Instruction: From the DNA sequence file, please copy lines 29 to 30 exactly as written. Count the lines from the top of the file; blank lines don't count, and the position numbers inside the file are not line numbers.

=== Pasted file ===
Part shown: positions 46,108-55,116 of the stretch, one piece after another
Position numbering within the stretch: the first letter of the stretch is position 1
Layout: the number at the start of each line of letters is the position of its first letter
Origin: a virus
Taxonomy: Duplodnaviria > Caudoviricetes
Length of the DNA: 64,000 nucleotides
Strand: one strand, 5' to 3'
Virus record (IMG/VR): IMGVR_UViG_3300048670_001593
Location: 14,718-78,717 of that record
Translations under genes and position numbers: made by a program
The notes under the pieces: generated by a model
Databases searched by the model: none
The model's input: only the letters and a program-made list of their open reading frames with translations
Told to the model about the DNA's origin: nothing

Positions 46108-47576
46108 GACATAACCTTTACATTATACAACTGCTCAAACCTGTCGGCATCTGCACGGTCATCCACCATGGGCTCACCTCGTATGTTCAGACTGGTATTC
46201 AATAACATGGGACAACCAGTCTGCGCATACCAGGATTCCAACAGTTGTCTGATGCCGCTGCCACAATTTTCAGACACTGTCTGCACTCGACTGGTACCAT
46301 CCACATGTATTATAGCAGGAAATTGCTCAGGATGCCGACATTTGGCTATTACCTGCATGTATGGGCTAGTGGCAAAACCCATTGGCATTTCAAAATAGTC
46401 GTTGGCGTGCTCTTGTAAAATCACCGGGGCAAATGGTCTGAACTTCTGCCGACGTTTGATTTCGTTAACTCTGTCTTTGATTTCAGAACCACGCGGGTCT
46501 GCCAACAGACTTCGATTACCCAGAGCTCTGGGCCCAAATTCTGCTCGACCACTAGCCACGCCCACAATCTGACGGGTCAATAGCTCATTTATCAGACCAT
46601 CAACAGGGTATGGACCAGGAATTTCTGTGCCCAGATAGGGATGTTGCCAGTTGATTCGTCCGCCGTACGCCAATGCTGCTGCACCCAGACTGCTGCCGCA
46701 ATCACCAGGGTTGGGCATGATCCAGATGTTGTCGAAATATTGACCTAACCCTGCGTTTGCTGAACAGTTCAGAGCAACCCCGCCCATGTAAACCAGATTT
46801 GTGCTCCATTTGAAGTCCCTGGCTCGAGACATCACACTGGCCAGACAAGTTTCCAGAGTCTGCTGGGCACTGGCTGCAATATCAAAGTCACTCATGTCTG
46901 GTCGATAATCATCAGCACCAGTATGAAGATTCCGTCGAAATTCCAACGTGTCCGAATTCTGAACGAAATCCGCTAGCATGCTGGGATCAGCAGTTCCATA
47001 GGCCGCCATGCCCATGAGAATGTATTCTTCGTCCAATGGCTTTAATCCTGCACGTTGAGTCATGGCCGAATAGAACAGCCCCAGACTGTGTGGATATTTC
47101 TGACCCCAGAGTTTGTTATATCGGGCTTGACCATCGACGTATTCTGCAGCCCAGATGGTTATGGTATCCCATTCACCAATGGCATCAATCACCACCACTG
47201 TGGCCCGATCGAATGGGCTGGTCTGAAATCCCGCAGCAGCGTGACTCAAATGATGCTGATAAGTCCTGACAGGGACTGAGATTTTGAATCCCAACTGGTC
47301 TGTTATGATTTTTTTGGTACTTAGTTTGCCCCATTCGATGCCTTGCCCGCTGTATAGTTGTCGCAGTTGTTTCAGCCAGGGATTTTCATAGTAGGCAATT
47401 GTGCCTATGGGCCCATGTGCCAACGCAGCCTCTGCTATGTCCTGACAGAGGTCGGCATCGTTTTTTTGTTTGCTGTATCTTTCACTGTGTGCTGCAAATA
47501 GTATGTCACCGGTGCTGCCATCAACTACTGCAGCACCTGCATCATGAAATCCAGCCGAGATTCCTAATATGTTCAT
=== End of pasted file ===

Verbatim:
47401 GTGCCTATGGGCCCATGTGCCAACGCAGCCTCTGCTATGTCCTGACAGAGGTCGGCATCGTTTTTTTGTTTGCTGTATCTTTCACTGTGTGCTGCAAATA
47501 GTATGTCACCGGTGCTGCCATCAACTACTGCAGCACCTGCATCATGAAATCCAGCCGAGATTCCTAATATGTTCAT